Conveyor fires: Causes and prevention from Martin Engineering

With its Foundations Learning Center, the largest comprehensive free conveyor training archive on the web, Martin Engineering gives detailed insight into the […]
Operators can prevent expensive, damaging conveyor belt fires. Credit: Martin Engineering

With its Foundations Learning Center, the largest comprehensive free conveyor training archive on the web, Martin Engineering gives detailed insight into the causes and prevention of deadly fires. This article, written in collaboration with the authors of Foundations for Conveyor Safety, gives an overview of how to improve workplace safety.

One factor that makes conveyor fires so hazardous is that the belt itself can be the fuel. According to a study of belt fires conducted by the U.S. National Institute for Occupational Safety and Health (NIOSH),[1] any of the standard neoprene, PVC, chloroprene and BELT-approved SBR belts can ignite. Although some belts were self-extinguishing, the conclusion is that there is no non-flammable belt, particularly when accompanied by a combustible material. 

Inadequate belt cleaning in the discharge zone can lead to dust and carryback on the return side of the belt, causing a fouled tail pulley to run under a stalled belt, which creates tremendous heat. Continuous frictional contact with a seized idler or the roller face can cause a loaded belt to exceed safe operational temperatures. It can also potentially result in extreme wear on the belt, degrading the main fire-retardant layer and exposing the heat-sensitive materials found in the belt’s inner construction.

Fugitive material control and regular cleaning of spillage are imperative. Without proper belt cleaning, chute sealing and belt tracking, spillage that collects around the loading and discharge areas can damage moving components, restrict access by fire crews and potentially act as fuel.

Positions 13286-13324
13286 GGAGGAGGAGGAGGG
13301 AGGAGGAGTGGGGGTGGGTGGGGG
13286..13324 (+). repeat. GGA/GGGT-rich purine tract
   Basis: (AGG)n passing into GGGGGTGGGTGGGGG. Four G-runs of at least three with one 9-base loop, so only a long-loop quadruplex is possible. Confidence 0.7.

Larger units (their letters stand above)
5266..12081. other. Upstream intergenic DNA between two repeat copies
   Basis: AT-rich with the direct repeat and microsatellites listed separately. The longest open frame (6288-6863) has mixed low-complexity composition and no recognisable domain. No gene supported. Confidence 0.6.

Dust control is extremely important when handling combustible substances, and it is recommended operators consider how combustible the transported material – coal, petroleum coke, cellulose, etc. – can be. Significant amounts of dust can collect on the walls of the loading zone chute. If a foreign metal object is accidentally introduced into the enclosed area, a spark can potentially create an explosion

When examining conveyor equipment, one should approach the task with the same critical mindset as any qualified. Safety professionals recommend a holistic view of the system and the combustibility of the material. When making a conveyor fire risk assessment, also consider spillage, conveyor proximity to workstations, hazardous conveyor design, storage of flammable liquids, and compliant signage.

Often, the potential return on investment (ROI) for prevention equipment isn’t recognized until managers are inspecting burnt rubble and negotiating with insurance adjusters. However, safety-minded operators understand that the same equipment they would implement for increased efficiency such as belt cleaners and impact cradles, can also help prevent fires. These include impact and support cradles, transfer chute design, belt trackers, and belt cleaner systems.

Operators should regularly contain airborne dust at transfer points and remove accumulation. Damaged rollers must be replaced promptly. Conveyor belt alignment is also an essential prerequisite to belt safety. Consider using flame-resistant grease and other lubricants. Fire detection and suppression systems must be tested in accordance to regulatory standards. Experience has shown that clean conveyor systems and ongoing maintenance form the best defense against fire.

Download the free books from Martin’s learning and conveyor safety foundations by clicking here.


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